transmit to the remote combined station.
6.12.4.6
Two-way simultaneous consideration
For a balanced class of procedures, two-way simultaneous communication protocols may be used independent of physical data
circuit capability (i.e., half-duplex or duplex transmission). However, in the case of half-duplex data circuit facilities,
appropriate accommodation has to be made to control the direction of data transmission. The direction of transmission is
controlled by the data link layer.
6.13 Unbalanced connectionless operation (point-to-point and multipoint)
6.13.1 General
The following requirements apply to the procedure for unbalanced connectionless operation of synchronous or start/stop data
transmission over point-to-point or multipoint data links with two-way alternate or two-way simultaneous data transfer. The
procedure uses the HDLC frame structure defined in clause 4 and the HDLC elements of procedures described in clause 5. It
uses the basic command/response repertoire designated UCC (see 6.6.2.4). Although only the basic command and response are
described, there are several optional functions available for enhanced operation. These are listed in 6.7 and shown in table 13.
6.13.2 Description of the data link
6.13.2.1
Configuration
The unbalanced connectionless operation data link configuration shall consist of one control station plus one or more tributary
stations interconnected by physical layer transmission facilities.
6.13.2.2
Physical layer transmission facilities
The physical layer transmission facilities may provide either half-duplex or duplex transmission over switched or non-switched
data circuits.
--`,,,`-`-`,,`,,`,`,,`---
NOTE  In the case of a switched data circuit, the procedures described assume that the switched data circuit has been established.
The data link layer shall not initiate data transmission until an indication of circuit availability is provided by the physical
layer. (In some systems providing two-way alternate data exchange on physical layer data circuits using half-duplex
transmission, the indication of physical layer circuit availability is indicated by an idle data link channel state.)
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6.13.3 Description of the procedures
6.13.3.1
General
Unbalanced connectionless control procedures shall operate on a data link with one control station and one or more tributary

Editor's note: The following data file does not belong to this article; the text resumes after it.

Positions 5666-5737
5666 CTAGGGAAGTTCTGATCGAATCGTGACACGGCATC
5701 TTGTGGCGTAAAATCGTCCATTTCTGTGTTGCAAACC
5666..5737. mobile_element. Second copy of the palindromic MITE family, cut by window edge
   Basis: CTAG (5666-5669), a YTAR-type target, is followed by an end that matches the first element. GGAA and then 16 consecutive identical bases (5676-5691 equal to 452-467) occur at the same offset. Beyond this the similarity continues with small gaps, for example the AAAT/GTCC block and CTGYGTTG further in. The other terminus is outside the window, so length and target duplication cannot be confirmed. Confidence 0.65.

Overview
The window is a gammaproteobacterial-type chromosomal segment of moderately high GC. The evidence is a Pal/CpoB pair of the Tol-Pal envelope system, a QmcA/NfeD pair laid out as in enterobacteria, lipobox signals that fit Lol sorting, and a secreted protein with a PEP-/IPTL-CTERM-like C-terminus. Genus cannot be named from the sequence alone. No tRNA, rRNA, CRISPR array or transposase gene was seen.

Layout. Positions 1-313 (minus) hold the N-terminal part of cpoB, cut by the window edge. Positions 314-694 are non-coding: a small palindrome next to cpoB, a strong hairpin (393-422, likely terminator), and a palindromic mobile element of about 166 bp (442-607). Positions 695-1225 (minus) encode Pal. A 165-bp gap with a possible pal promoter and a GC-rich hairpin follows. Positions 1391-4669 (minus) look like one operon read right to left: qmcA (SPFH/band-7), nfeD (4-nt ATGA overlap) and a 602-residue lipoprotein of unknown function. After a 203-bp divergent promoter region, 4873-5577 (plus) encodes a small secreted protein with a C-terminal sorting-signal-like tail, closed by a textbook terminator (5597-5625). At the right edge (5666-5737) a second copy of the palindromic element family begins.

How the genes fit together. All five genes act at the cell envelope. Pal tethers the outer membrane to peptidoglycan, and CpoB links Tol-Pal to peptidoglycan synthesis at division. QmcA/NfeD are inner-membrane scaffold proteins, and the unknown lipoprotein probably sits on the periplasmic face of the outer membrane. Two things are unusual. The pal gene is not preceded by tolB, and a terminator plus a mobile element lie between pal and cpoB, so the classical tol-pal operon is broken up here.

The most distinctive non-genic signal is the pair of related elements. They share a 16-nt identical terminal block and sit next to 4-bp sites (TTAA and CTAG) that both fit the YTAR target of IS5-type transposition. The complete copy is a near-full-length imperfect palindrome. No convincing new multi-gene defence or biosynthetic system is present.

station(s). The procedures shall use the connectionless-mode of operation. The control station shall be responsible for sending
unnumbered command frames and receiving unnumbered response frames. The tributary station(s) shall be responsible for
receiving unnumbered command frames and sending unnumbered response frames. Neither shall be responsible for connection
establishment/termination, flow control, acknowledgements, or error recovery.
Both the control station and the tributary station(s) shall check incoming frames for correct frame check sequence and correct
frame format. Incorrect frames shall be discarded without notification to the other station.
6.13.3.2
Unbalanced connectionless station characteristics
The control station shall be responsible for:
a)
sending unnumbered command frames;
c)
--`,,,`-`-`,,`,,`,`,,`---
b) receiving unnumbered response frames; and
determining when each tributary station shall send.
The tributary station shall be responsible for:
a)
receiving unnumbered command frames; and
b) sending unnumbered response frames when given the right to transmit.
6.13.4 Detailed definition of the procedures
The procedures for a permanently connected (dedicated) data link or an established switched connection are defined in 6.13.4.1
to 6.13.4.6. The protocol for establishing and disconnecting a switched data circuit is not within the scope of this International
Standard. However, the ability to exchange identification and/or characteristics after the switched connection is established is
available as an optional function.
6.13.4.1
Setting up and disconnecting the data link
[There are no data link set-up procedures or data link disconnect procedures in the unbalanced connectionless class of
procedures.]
6.13.4.2
6.13.4.2.1
Exchange of unnumbered information (UI) frames
Sending UI frames
The control field format shall be as defined in 5.5.3 for a UI frame. The maximum length of the information field in UI frames
shall be a system-defined parameter.
Whenever the control station is ready to send a UI command frame, it shall send it immediately since there is no flow control
in connectionless class service. The tributary station(s) shall only send UI response frames when given permission to do so.
6.13.4.2.2
Receiving UI frames
When a control or tributary station receives correctly a UI frame that it can accept, the information field contents are passed up
to the higher layer. If the control or tributary connectionless station is unable to accept the correctly received UI frame, the
information field contents are discarded.
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If a tributary station correctly receives a UI command frame with the P bit set to "1", the tributary station shall send whatever